January 26, 2005
Steven Grant on Marketing New Titles
In today's installment of his Master of the Obvious
column, Steven Grant writes a long essay
on the way the mainstream American comic book publishers launch titles that's well worth a read. I think he's hit the nail on the head as far as the futility involved -- you can simply look
at a new titles list and have about a 95 percent chance of knowing which ones'll tank -- but I feel he may have spared us or only lightly touched on a few additional reasons why this happens.
We may both be whistling in the dark; worse, anything we suggest may be beside the point. No matter what other factors might come into play, the emphasis right now is maximizing hits, not creating solid performers, so it may be that's where the attention will go. It's possible that the market has been conditioned to work that way at this point, and no shift in emphasis can change that. Still, if I had to pick one overlooked factor, I've always felt the mainstream comics companies release too many books aimed at a similar audience, which can rob an individual title of its clear market identity above and beyond their concept. Movie studios don't release five different movies as their adult audience alternative during the youth movie summer months, or back six different independent movie releases with quirky urban appeal, they generally settle on one or two. The recent history of the comics market says that other than manga, success comes when backing and packaging individual titles, and now that the mainstream companies are no longer able to sell everything they make at a guaranteed profit, they may want to shift their thinking in that direction.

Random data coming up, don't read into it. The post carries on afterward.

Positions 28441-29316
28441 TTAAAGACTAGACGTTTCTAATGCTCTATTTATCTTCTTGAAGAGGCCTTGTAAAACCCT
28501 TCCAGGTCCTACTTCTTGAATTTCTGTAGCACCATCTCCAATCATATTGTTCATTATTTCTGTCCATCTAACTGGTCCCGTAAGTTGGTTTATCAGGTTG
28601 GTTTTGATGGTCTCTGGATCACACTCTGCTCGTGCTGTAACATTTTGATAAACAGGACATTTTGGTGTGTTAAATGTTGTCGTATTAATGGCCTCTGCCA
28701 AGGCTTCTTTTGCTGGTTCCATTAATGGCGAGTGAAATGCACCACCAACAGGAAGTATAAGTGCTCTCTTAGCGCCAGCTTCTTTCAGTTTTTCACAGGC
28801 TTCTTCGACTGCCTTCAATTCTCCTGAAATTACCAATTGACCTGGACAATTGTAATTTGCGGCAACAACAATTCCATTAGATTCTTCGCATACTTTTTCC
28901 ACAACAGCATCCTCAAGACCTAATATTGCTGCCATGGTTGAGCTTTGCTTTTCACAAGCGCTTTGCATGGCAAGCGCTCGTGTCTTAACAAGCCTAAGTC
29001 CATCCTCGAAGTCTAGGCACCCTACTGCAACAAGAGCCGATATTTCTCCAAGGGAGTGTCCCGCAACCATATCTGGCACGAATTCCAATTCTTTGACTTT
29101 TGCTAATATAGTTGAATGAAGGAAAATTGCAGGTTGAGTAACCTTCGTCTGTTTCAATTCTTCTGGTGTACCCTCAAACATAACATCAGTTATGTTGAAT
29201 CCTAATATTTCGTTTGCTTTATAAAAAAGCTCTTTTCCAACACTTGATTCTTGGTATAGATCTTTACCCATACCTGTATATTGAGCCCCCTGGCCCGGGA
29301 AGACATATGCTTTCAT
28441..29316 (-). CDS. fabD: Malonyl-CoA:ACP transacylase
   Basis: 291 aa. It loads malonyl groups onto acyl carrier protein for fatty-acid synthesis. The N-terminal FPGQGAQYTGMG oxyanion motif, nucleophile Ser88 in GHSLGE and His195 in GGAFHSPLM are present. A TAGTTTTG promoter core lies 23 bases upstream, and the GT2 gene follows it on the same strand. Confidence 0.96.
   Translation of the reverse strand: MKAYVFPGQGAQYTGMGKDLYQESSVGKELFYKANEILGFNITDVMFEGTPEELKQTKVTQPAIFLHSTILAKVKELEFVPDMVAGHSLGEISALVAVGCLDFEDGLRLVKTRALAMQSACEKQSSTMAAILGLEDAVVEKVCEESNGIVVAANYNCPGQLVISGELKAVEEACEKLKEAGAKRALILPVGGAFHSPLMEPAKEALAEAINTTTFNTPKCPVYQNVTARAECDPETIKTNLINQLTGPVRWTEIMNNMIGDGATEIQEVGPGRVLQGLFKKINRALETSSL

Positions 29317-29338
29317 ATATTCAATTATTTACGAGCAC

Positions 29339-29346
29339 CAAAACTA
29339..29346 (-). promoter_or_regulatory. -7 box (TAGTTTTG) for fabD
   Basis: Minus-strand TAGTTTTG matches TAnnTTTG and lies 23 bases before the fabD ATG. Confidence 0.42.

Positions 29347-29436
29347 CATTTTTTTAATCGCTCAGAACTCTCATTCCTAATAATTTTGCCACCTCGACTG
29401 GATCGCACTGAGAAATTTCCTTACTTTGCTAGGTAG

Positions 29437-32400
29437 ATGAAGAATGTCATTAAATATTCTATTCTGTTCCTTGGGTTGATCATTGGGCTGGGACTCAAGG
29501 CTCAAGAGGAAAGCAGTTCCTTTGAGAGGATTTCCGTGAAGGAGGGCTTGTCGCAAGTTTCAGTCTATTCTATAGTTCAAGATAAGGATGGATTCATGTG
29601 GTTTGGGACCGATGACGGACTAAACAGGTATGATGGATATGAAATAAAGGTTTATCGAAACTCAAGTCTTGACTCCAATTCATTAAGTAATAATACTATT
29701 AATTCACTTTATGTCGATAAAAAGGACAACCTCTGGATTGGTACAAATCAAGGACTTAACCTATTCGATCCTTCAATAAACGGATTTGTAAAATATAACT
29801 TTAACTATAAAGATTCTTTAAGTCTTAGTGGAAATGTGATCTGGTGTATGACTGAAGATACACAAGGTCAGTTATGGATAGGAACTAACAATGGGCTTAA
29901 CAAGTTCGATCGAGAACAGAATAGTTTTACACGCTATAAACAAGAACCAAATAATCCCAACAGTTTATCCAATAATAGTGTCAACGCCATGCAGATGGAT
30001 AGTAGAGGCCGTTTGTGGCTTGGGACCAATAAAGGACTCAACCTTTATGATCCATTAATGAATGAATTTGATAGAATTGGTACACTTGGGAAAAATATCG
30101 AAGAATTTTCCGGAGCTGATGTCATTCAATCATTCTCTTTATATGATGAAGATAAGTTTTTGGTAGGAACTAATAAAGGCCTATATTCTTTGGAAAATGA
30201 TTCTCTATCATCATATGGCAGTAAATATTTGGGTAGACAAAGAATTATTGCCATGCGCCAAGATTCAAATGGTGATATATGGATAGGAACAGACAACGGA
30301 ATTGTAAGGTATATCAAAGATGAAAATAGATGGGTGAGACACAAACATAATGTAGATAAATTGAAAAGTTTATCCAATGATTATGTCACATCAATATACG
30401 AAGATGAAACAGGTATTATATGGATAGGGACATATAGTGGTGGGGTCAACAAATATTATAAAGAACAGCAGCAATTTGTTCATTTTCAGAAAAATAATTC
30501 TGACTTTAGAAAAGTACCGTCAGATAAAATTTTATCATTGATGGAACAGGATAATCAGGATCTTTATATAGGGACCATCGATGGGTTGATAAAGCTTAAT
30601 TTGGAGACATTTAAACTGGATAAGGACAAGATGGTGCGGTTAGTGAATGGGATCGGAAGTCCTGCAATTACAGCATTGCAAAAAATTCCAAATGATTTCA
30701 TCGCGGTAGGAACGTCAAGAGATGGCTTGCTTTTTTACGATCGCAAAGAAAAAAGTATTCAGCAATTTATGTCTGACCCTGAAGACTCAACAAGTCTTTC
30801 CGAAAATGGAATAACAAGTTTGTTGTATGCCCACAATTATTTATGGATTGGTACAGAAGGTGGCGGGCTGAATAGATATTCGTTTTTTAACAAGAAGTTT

Cover art from DC's Bloodhound and a cover from Birds of Prey, the Goofus and Gallant of Grant's essay
posted 7:15 am PST
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